About bidirectional traceability, link semantics and a toggle button
This post is about how a simple toggle button might resolve a philosophical conflict. The conflict arises from the following question: "How many directions does a trace link have?". Pop quiz!
Several standards mandate the “bidirectional traceability of requirements”*. If you take the term “bidirectional” literally, you might get to the conclusion that a trace link has two directions.
On the other hand, however, a trace link has semantics and thus must be directed. For example, imagine a link with semantics “refines” between two requirements – apparently, this link requires direction in order to distinguish the refined and the refining requirement. This discussion easily gets philosophical. If you are lost in such a philosophical discussion, a look into the “traceability bible”** might enlighten you:
- Commandment one: A trace link is a specified association between a pair of artifacts, one comprising the source and one comprising the target artifact. … [It] is effectively bidirectional. Where no concept of directionality is given or implemented is is referred to solely as an association.
- Commandment two: When a trace link is traversed from source to target, is is used in the primary direction. Where link semantics are provided, they provide a way to “read” the traversal.
- Commandment three: When a trace link is traversed from target to source, it is used in reverse direction. Where link semantics may no longer be valid.
- Commandment four: Bidirectional trace link is a term used to refer to the fact that a trace link can be used both in a primary and in reverse link direction.
Now that we are enlightened, our wisdom comprises the knowledge that answer B is correct.
A trace link has always two directions: the primary direction, which refers to the semantics of the link, and the reverse direction. And we have learned that it is the implementation, i.e. the traceability tool, that turns an association into a trace link.
YAKINDU Traceability implements this knowledge in a simple toggle button in the YT Overview. It allows you to analyze traceability either bidirectionally or unidirectionally.
Let’s consider the following traceability model, consisting of high-level requirements (HL), medium-level requirements (ML), and low-level requirement (LL):
The YT Overview shows that high level requirement HL 1 is linked to medium level requirements ML 1 and ML 2 which are both linked to low level requirements LL 1 and LL 2. One characteristic of the YT Overview is the layout of linked artifacts in the graph. It depends on the links’ primary direction: Target artifacts are always placed below source artifacts.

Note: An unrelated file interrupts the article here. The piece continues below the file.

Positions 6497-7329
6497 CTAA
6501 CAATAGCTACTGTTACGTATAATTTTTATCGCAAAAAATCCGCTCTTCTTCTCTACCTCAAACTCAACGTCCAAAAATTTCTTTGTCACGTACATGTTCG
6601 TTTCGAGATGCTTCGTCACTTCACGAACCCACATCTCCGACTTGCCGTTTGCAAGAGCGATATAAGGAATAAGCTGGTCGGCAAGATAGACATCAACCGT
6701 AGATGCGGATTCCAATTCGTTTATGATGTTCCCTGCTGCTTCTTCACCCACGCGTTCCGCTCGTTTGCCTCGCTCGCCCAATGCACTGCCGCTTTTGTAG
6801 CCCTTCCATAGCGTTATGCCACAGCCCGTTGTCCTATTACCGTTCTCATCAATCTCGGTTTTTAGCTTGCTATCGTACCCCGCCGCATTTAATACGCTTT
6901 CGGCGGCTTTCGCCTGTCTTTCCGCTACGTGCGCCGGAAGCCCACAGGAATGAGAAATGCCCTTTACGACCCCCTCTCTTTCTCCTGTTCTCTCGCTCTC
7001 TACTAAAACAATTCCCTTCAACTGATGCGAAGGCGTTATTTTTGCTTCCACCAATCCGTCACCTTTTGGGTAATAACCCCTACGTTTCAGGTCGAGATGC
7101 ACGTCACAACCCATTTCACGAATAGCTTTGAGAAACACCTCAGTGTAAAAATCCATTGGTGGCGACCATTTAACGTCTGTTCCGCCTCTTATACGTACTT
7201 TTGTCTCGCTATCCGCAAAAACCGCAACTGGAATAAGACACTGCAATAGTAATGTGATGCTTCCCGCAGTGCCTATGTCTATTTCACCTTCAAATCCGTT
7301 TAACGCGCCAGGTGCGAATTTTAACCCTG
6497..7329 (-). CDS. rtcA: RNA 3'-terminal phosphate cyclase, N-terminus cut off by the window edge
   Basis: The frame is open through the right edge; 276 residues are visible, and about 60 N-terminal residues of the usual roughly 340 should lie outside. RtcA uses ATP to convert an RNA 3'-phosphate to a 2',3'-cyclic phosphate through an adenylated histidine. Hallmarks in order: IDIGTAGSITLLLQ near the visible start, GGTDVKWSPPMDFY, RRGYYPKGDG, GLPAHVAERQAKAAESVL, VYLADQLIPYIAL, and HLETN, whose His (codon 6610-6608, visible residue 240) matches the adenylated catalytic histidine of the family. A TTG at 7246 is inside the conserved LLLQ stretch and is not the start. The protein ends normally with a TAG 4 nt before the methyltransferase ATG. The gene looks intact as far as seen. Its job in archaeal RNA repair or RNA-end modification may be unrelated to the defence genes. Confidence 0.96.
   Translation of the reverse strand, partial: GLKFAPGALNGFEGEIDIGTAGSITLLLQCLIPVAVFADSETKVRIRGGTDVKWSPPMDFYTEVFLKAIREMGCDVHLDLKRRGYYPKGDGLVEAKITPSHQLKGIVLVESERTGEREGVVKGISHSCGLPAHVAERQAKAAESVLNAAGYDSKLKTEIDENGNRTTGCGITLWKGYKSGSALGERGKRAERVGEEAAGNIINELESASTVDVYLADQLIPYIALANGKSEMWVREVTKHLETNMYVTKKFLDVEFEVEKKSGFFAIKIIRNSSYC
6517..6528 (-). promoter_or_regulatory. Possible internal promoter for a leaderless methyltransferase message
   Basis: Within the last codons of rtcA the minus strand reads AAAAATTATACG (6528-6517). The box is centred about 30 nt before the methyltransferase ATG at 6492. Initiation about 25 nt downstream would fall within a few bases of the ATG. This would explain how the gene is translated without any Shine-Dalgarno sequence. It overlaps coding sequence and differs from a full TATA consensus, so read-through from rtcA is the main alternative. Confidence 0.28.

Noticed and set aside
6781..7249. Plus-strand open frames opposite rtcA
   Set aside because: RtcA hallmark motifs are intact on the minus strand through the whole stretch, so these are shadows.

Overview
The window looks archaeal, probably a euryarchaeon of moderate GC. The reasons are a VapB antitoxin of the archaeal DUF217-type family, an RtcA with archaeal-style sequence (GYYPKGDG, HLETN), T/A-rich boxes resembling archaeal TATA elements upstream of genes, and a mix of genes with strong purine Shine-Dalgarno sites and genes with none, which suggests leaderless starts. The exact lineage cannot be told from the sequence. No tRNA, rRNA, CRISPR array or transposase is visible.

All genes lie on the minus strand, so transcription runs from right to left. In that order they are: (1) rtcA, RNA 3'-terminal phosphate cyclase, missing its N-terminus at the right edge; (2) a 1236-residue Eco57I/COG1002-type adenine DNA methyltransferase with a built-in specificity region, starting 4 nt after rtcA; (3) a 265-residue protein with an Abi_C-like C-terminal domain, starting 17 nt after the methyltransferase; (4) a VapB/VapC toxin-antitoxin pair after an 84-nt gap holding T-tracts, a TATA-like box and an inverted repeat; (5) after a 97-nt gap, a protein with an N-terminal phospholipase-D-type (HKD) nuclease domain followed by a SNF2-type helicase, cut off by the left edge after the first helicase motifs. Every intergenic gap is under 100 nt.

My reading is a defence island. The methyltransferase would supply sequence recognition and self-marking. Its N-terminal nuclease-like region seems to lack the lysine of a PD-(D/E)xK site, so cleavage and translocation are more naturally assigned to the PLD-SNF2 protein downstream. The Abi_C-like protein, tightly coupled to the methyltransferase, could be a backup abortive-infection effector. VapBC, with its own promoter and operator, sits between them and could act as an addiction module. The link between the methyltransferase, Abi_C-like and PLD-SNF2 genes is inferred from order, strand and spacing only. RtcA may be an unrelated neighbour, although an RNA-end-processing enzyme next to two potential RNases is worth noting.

The bold border around ML 1 signals visually that this is the requirement of which its context is shown in the diagram. The depth is set to three, which means that all requirements which are at most three trace links away from ML 1 will be drawn. For instance, HL 2 is three links away via the chained traces “ML 1 – LL 1 – ML 2 – HL2”. Please note that this link chain is built based on link evaluations in both directions. Bidirectional evaluation is adequate for this example, but in larger projects, it may lead to confusing graphs making it hard to recognize relevant information.
Did you notice the highlighted toggle button in the toolbar above the graph? Using this button you can switch between bidirectional and unidirectional (“directed”) link evaluation. The following example shows the same graph as above, however, now the “show only directed links” option is set.
Please note that this option does not restrict links being displayed based on their primary direction only. We implemented an even smarter approach: The overview joins two different tree views into a single graph:
- The primary direction tree consists of all artifacts derived from a given artifact. Here it is the tree rooted at ML 1 containing all artifacts that are reachable via links in primary direction.
- The reverse direction tree comprise all artifacts on higher level with regards to a given artifact, here it is the tree rooted at ML 1 containing all artifacts which are reachable via links in reverse direction.
As this simple toggle can provide you with a better overview of even complex trace models, we decided to label it "Feature of the Month" for June 2017.
* CMMISM for Systems Engineering/Software Engineering, Version 1.02 (CMMISW/SW, V 1.02); CMMI Staged Representation, CMU/SEI-2000-TR-018, ESC-TR-2000-018; Continuous Representation, CMU/SEI-2000-TR-019, ESC-TR-2000-019; Product Development Team; Software Engineering Institute; November 2000
** tel, Orlena; Cleland-Huang, Jane; Hayes, Jane Huffman; Zisman, Andrea; Egyed, Alexander; Grünbacher, Paul; Dekhtyar, Alex; Antoniol, Giuliano; Maletic, Jonathan (2012). Cleland-Huang, Jane; Gotel, Orlena; Zisman, Andrea, eds. Software and Systems Traceability. Springer London. pp. 5-6. ISBN 9781447122388. To be honest, Gotel et al. name their definitions "definitions", not "commandments". And, by the way, they don't name their work "bible".